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October 21, 2010

Genomics News
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» Equity of access to genetic services – international perspectives

The 23rd annual conference of the International Society of Nurses in Genetics is being held in Dallas, Texas this week.  I’m attending to present a paper on our Fit for Practice in the Genetics/Genomics Era work and present a poster about the British Heart Foundation evaluation of the Cardiac Genetics Nurses initiative. 

I’ve also chaired (and presented) a plenary panel of international speakers, each considering the issues around equity of access to genetics services in their country/region.  Countries represented included Brazil, Israel, Japan and the U.S. Visiting Professor Heather Skirton provided a European perspective.  This was a really stimulating session that generated a good discussion.  In my overview, I set out the factors that influence access to health services, and commented on the disparities both within and between countries.  There are clearly issues common to all countries, but it was interesting to hear about the more specific issues.  In Brazil for example, there is a very uneven distribution of health services by location, with marked inequity in access to public services, and concern about ethical practice in relation to commercial interests. In Israel, with a small population of just 7 million, inequities exist in relation to religion, location and socioeconomic status.  Japan is challenged by its demographics with an ageing population and low birth-rate and a scarcity of health professionals. The sheer size of the USA brings its problems too, whilst across Europe there is huge variation in access to services across just about every parameter!

June 19, 2009

Genomics News
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» Heart to Heart report launched: more specialist pleading?

NHS Improvement hosted the launch of the PHG Foundation’s report on Inherited Cardiovascular Conditions Services. Held on Monday 15th June in London, this attracted a large audience of cardiac network stakeholders and members of the cardiac genetics communities. The report itself is comprehensive and thorough and makes a series of sound recommendations about the establishment and effective running of ICC services.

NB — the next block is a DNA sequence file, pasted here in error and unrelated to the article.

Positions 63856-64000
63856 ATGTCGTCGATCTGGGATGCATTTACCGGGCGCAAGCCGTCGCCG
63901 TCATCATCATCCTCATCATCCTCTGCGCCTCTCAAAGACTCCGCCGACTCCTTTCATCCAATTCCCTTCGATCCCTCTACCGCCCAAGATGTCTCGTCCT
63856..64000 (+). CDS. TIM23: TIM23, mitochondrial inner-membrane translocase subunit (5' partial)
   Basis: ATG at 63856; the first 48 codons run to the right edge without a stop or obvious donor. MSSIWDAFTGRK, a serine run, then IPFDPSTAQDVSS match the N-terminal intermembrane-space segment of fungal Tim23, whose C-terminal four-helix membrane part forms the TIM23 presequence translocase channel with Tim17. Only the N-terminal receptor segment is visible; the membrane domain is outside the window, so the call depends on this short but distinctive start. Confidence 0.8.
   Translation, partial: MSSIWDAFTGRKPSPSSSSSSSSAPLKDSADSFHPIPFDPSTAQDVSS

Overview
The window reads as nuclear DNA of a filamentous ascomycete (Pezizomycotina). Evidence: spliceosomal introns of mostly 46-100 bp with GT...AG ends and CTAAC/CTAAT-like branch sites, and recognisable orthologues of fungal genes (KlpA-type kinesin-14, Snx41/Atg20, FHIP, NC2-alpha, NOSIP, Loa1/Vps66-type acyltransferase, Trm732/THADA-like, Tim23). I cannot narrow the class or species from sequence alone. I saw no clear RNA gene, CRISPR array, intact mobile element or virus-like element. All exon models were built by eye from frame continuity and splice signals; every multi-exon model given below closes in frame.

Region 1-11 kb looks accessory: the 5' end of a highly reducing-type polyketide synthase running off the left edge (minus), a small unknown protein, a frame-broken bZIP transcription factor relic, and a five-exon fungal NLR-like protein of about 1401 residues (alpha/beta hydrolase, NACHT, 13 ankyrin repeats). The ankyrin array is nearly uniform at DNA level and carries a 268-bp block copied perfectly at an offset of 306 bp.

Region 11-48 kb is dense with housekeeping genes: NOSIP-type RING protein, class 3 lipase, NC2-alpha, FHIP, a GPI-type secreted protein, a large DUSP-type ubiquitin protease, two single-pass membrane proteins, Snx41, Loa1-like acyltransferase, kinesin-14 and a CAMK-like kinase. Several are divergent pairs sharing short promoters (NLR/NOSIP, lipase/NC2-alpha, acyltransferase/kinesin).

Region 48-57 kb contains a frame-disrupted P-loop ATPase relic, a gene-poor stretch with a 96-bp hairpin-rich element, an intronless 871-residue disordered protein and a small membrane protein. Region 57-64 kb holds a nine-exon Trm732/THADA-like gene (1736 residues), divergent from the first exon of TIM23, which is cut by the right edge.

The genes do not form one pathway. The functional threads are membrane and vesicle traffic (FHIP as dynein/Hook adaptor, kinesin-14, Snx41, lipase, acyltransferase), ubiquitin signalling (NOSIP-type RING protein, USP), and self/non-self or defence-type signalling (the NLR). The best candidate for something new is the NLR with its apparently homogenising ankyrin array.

The launch included an excellent programme of presentations, led by Roger Boyle (National Director for Heart Disease and Stroke). In outlining the report, project lead Dr Hilary Burton reminded the audience that the (conservatively) estimated UK prevalence for inherited cardiac conditions including familial hypercholesterolaemia (FH), is between 306,629-380,258. It is thought that about 75-90% of at risk individuals for FH are unaware of their risk.

One interesting session was an outline of the quality markers of a good ICC service, where we heard the views from a range of experts, including from paediatrics, an ICC Nurse and a patient representative. There was clearly common ground here – coordination, communication and continuity, as well as multidisciplinary and interprofessional working, and family-centred evidence-based care.

I came away from the day (rather exhausted after a 4.15am start!) with the feeling that there is consensus on the need for ICC services to serve the needs of the UK population – and to avert the sudden deaths that can result when risk goes undetected, as we heard about in some of the presentations . One of the challenges is, as ever, raising awareness, amongst the general public, but also amongst health professionals many of whom still take the view that genetics is ‘just another case of specialist pleading’.